Despite the limited time, I wonder whether the Minister will tell us honestly what happened. She is the Minister left holding the baby. What happened? How did we end up in this state of affairs? Will she give us a clue about what she thinks is the number of people affected? I certainly have reason to believe it is well over 1,000. The number of people affected by Windrush started small, but we suddenly discovered it was much bigger. How many lives like the ones we have heard about are being wrecked as a result of this situation, and what will she do for people such as Mr Ahmad, his wife and his three children? He cannot provide for them anymore. Just like everybody else who is affected, he has almost spent his life savings—savings he accumulated through his hard work in this country, while he was paying taxes and helping the rest of us. He is almost spent up. Will the Minister give him a chance to work while the review is concluded?

It is a pleasure to serve under your chairmanship, Ms McDonagh. I also thank the hon. Member for Glasgow Central (Alison Thewliss) for securing this excellent debate. I will try not to repeat the points that have been made by her and others. I declare an interest: I was chair of Barrow Cadbury Trust, which funded the Migrants’ Rights Network from its inception, and the MRN has been part of the group of organisations that has supported the work in Parliament today as well as at other times.

On Friday, I met a group of constituents in my surgery that included both individuals and couples who have been affected by the new operation of the immigration regulations. They are all from India and are highly qualified, well paid and well respected IT professionals. They came to answer this country’s skill shortage—a shortage that has not gone away. They work in our large and reputable companies such as Sky and Royal Mail, and one of the affected people they know even works for HMRC. Today, the Government launched a programme to attract tech entrepreneurs to the UK, yet the Home Office is effectively sending home high-skilled tech people who contribute so much to our economy. I must also say that they are, of course, net contributors to the Exchequer.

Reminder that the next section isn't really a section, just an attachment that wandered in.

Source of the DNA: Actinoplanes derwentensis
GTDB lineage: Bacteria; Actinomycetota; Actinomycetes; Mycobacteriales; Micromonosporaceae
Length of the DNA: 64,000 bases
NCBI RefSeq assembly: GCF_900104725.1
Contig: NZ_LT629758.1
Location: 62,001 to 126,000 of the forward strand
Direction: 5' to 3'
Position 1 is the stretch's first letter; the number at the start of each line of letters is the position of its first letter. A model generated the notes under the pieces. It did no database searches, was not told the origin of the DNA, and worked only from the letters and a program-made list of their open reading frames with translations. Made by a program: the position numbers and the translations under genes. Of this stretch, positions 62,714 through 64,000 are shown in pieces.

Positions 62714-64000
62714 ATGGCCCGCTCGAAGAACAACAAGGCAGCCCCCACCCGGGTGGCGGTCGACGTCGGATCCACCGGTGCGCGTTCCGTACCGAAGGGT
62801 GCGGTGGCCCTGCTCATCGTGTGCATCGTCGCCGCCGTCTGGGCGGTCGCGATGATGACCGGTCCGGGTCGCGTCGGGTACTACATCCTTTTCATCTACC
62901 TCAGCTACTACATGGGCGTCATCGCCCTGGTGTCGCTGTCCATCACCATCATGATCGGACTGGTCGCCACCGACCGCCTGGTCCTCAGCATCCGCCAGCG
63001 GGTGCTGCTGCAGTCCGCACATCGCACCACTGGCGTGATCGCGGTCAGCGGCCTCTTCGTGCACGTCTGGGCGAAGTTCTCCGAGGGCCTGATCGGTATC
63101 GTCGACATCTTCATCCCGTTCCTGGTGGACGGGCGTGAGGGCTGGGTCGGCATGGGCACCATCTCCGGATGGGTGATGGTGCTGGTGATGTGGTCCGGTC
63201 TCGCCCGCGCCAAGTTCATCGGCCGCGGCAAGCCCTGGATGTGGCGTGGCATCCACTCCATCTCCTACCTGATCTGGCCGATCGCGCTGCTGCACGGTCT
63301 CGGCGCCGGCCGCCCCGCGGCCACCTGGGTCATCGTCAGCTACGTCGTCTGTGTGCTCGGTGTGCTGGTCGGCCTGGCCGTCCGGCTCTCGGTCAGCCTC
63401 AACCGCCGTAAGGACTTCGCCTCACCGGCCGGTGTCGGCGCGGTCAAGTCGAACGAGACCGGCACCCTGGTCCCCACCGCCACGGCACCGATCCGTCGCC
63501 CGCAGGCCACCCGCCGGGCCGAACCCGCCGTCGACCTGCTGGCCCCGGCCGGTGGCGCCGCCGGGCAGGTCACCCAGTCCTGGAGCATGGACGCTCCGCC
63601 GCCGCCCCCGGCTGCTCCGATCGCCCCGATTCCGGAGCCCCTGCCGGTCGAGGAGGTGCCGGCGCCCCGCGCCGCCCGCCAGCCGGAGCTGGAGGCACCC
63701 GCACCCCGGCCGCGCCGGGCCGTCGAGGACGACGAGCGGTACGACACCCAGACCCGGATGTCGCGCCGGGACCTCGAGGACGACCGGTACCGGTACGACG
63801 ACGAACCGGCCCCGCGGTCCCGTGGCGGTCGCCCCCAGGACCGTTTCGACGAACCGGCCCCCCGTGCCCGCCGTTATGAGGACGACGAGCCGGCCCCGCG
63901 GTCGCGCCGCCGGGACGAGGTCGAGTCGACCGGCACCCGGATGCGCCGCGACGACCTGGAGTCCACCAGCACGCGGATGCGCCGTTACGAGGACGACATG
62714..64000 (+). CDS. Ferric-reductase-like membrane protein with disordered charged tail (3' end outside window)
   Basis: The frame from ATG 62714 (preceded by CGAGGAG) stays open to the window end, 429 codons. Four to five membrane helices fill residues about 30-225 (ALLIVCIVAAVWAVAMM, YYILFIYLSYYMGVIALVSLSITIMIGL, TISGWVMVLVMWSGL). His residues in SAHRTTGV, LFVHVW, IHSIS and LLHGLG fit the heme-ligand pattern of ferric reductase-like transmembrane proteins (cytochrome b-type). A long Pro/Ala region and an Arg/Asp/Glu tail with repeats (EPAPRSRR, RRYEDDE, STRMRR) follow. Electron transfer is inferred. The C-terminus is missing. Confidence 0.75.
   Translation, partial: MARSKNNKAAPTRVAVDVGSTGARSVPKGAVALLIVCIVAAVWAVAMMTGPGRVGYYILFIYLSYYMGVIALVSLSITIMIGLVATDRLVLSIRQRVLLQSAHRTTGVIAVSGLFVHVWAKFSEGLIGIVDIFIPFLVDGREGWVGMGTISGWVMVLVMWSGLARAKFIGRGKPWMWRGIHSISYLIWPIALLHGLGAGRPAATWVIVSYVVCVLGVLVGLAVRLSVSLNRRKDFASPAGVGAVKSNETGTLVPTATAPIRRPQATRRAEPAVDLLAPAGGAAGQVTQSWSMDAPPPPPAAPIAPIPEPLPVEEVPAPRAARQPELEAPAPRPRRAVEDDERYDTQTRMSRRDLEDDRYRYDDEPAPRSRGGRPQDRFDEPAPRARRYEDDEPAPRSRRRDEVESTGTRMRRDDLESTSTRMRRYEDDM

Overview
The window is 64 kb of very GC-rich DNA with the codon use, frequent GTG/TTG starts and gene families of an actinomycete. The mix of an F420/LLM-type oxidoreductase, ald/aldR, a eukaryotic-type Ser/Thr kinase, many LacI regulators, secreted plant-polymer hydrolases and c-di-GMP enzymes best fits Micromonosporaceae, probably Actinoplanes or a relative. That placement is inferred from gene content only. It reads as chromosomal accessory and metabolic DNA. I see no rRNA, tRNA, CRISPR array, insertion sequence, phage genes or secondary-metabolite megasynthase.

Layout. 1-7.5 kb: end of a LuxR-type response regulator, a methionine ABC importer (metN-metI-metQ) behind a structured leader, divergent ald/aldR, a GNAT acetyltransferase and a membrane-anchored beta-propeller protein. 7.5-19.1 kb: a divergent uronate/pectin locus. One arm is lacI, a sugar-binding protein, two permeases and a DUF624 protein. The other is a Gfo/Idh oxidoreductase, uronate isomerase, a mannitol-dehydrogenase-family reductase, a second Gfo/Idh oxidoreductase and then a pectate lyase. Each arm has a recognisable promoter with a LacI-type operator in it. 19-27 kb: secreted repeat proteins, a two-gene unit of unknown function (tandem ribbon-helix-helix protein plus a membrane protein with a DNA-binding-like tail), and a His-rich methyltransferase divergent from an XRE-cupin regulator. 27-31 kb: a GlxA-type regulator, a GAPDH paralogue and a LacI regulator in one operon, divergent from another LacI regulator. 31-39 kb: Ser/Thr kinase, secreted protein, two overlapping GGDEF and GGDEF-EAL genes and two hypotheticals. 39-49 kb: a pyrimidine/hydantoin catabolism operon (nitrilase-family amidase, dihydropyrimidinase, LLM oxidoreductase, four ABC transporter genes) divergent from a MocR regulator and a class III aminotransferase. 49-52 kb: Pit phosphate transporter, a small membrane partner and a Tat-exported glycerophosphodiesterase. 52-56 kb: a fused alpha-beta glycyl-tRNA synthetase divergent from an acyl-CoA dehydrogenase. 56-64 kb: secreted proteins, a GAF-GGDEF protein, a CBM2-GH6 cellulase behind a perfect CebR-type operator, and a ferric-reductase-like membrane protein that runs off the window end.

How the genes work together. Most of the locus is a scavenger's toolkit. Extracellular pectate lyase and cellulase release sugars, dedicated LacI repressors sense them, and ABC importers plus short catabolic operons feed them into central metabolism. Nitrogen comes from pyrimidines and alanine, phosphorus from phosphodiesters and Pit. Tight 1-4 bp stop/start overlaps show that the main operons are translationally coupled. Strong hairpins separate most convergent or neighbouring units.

After the Windrush scandal, this is yet another example of the hostile environment operating at the Home Office. Many have been refused for spurious reasons. Those without the right of appeal cannot work, cannot take up the offer of promotion, cannot rent a flat and may lose their driving licence. Even those with pending appeals or judicial review applications who can work are losing jobs because nervous employers have asked them to resign. Many cannot travel to see family and cannot explain to their family why they cannot visit them. One person I met was told by the Home Office that he could get his travel documents to attend his brother’s funeral if he withdrew his application.

Given these people’s age profile, many have small children, or they want to start a family but cannot do so because they are in limbo. They told me, “We love this country and we don’t want to leave, yet we feel we’re just numbers. You”—not me but this Government and, they feel, this country—“want to attract talent from across the world, yet you don’t respect those of us who are here. This is affecting the reputation of the UK around the world.”

Some are refused not for tax problems but because, with their employer’s permission, they have extended their leave beyond 28 days to 45 days, or for maternity leave.

I thank my hon. Friend the Member for Glasgow Central (Alison Thewliss) for securing the debate and pursuing this issue with her usual determination and eloquence, not just today but over several weeks. I thank all hon. Members for their contributions and, like the hon. Member for Moray (Douglas Ross), thank the campaigners and witnesses who spoke to us this morning to give us an insight into what is going on.

I do not think there is a more effective way to highlight yet another rotten Home Office stink than by relaying the personal stories of the individuals affected, as hon. Members rightly have. I started jotting them down—the hon. Member for Strangford (Jim Shannon) spoke about doctors who had made simple mistakes with their tax returns and the hon. Member for Slough (Mr Dhesi) spoke about law-abiding citizens with families who had been here for a decade—but I stopped when I got to the gobsmacking story relayed by the hon. Member for West Ham (Lyn Brown) about the accountant who had owned up and yet found that that was not enough to satisfy the Home Office, and about all the consequences that followed.